To add to his eating noise, my four year old now has a thinking noise and a loving noise. The loving noise is in Spanish. He likes to wear a cape, his good guy bracelet, and carry a shield while he carries around Mannienewt (his imaginary squirrel) in his pocket. There are so many things I love about this boy, whose name is Batman for today, but one of my favorite things about him is that he is not afraid to be himself.
So when a friend asked on her facebook page, “What one trait would you love to instill in your child. Christian is a given,” I thought about my answer as I read the responses of other friends. I read so many wonderful qualities that thoughtful, precious parents desired to instill in their children. I read each one and agreed that being gracious, or a leader, or grateful, or kind, or sympathetic were certainly qualities that I wanted my son to grow in. In thinking about how much I loved my son’s individuality and how I hope he never loses that under pressures to fit in with others, I decided to type this for my answer. But I was hitting delete before I finished my sentence, because I realized that no one has ever been truer to Himself, His purpose, and His identity than Christ.
I realized then that I needed to renew my definition of a Christian. Yes, a Christian is one who has heard, believed, repented, confessed, been baptized, and tries to live a faithful life. Yes, a Christian should be at worship and be one who is religious. Yes, a Christian should be one who lives a moral life. But, somewhere along the way, I had forgotten that the word Christian means so much more. It means to be like Christ. And in being like Christ, I will have obeyed the commands to become a child of God; I will be honored to assemble to worship my Father, and I will strive to live a moral and upright life before God and man, but really, those are just the basics; the givens among a life much fuller and much more conscious of striving to be Christ-like.
If I am to be a Christian, I am to be thankful. Mark 14:23 tells us that Christ “took the cup, and when He had given thanks He gave it to them, and they all drank from it.” Christ gave thanks for the cup, for the fruit of the vine that was to be a remembrance of blood that he would shed in a cruel and violent death for an ungrateful humanity. If Christ gave thanks in this instance, to be Christ like, I should surely be taking more opportunities to be thankful for the many blessings in my life.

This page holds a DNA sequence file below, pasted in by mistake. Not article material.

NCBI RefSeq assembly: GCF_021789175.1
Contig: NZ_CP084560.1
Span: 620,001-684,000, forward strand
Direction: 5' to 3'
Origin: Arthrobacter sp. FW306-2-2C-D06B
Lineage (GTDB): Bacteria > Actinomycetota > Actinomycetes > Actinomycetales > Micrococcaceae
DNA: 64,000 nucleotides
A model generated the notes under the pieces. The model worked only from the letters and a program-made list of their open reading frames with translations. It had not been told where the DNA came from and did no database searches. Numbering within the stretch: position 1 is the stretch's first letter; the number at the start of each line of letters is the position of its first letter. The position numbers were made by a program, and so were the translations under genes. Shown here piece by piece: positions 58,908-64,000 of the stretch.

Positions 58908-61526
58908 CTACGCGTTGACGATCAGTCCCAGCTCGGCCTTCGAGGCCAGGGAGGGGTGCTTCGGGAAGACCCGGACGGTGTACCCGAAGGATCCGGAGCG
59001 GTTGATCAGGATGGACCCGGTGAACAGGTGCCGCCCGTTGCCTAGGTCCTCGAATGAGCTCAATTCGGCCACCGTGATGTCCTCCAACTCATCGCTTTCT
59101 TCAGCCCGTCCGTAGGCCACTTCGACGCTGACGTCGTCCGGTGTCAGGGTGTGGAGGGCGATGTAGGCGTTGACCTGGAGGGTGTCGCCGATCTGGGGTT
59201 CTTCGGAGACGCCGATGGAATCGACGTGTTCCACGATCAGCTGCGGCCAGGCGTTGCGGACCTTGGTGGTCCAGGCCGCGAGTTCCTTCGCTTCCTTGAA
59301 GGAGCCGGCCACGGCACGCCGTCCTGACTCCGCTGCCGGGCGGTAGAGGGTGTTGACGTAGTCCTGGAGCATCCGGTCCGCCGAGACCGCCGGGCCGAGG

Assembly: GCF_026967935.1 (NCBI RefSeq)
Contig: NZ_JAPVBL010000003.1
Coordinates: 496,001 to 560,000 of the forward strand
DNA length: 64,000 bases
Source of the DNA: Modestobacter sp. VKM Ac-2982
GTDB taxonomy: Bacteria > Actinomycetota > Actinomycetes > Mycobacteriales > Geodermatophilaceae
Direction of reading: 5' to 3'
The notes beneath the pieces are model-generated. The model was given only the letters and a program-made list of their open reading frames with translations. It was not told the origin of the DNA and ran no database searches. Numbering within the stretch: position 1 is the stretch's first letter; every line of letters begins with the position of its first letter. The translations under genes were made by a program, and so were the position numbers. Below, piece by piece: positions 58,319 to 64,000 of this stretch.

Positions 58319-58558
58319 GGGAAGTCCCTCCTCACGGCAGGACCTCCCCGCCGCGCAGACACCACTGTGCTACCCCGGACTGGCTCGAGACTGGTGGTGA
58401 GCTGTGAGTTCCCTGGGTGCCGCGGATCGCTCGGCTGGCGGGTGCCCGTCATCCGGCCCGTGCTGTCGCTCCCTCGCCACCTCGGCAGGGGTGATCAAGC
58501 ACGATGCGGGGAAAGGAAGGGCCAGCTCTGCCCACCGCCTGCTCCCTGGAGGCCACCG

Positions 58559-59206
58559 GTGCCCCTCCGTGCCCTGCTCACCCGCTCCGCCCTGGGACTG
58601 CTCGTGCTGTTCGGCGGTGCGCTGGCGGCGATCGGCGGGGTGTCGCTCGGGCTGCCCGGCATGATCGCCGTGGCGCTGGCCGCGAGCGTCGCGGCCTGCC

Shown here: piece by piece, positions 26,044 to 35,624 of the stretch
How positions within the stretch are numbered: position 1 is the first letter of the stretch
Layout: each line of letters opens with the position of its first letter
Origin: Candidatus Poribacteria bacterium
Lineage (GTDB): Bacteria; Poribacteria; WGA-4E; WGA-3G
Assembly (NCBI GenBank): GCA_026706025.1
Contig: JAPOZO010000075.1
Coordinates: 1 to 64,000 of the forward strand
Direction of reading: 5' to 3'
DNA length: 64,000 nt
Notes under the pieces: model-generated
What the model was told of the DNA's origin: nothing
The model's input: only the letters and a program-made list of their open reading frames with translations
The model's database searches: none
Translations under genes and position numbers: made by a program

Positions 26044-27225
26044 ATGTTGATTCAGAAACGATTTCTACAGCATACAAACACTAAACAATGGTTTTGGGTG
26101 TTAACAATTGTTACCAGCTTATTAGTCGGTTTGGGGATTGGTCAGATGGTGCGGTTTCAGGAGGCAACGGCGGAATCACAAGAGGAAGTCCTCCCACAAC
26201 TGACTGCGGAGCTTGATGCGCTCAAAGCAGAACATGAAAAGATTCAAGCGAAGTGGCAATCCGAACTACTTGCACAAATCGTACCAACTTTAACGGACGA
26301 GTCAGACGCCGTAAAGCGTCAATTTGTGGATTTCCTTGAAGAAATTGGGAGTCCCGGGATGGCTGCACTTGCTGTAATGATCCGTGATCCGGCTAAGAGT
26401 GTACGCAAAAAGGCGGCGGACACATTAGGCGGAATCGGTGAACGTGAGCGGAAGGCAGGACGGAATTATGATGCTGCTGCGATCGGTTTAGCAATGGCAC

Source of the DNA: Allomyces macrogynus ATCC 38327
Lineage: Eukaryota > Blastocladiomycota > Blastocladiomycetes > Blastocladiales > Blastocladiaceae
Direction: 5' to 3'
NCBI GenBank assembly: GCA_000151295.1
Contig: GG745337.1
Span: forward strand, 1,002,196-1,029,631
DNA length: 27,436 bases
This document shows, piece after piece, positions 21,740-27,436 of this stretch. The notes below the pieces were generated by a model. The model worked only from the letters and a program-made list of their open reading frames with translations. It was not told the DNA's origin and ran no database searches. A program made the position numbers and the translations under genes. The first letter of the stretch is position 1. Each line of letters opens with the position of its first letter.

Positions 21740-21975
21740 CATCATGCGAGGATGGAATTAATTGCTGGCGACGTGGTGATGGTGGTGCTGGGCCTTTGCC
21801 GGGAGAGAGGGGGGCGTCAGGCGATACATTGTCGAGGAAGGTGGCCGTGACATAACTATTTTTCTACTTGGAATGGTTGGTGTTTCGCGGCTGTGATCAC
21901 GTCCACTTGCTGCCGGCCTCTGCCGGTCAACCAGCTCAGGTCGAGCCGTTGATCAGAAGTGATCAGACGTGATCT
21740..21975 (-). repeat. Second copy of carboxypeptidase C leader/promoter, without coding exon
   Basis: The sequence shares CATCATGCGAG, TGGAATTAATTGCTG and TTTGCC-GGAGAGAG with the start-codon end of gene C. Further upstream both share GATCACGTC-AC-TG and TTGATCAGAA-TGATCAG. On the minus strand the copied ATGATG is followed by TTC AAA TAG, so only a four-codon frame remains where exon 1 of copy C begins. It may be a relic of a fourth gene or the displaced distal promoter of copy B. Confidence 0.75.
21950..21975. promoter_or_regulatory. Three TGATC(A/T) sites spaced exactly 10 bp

If I am to be a Christian, I should be gracious. Christ was gracious to so many as he went about teaching and healing those who were sick. He was gracious when he told the woman caught in adultery to “Go and sin no more” (John 8:10-12). He was gracious to the children and their parents who wanted to see Him, and he told his disciples to “let the little children come to me and do not forbid them” (Mark 10:13-15). He was gracious as he told a tax collector to come down from a tree, and he went to visit at his house-despite the objections of those who were supposed to be religious (Luke 19). Jesus took the time to respond to people who were in need of graciousness and mercy, and He changed their lives. Perhaps by taking the time to respond to people with graciousness, I can lead others to Christ, truly believing He can still change lives.
If I am to be a Christian, I am to be a leader. Christ took twelve apostles who were largely uneducated, poor, and ordinary, and taught them to change not only their lives, but the world in which they lived through the gospel. Christ taught that His followers are to be the light of the world and the salt of the earth (Matthew 5). If I am to be like Christ, it must be my mission to lead people to God.
And if I am to be a Christian, I must not change who I am in order to fit in with others. Others expected Christ to be born as royalty, to be a military leader, to set up an earthly kingdom. They certainly didn’t expect him to be born in a stable, converse with a Samaritan woman, and submit to a cruel death. Christ’s identity as the Son of God was steadfast in the face of temptation, betrayal, and death. If I am to be like Christ, I must know that I am created and loved by God for the person He made me to be, and not listen to the world’s attempts to have me fit in to any other expectations that are contrary to the will of God.
` I am thankful to my friend for her thoughtful question, and to the responses that prompted me to think so much more about what it means when being a Christian is a given. And since I have considered that being thankful, kind, sympathetic, gracious, humble, strong, a leader, a person who is unafraid to be Himself would all be present in one who is striving to be like Christ, I think my answer to my friend’s question would be something along the lines of hoping Batman learns to be a great cook who loves to clean the dishes.
Hinson, Kristy. "When Christian is a Given." Think June 2012: 24. Print.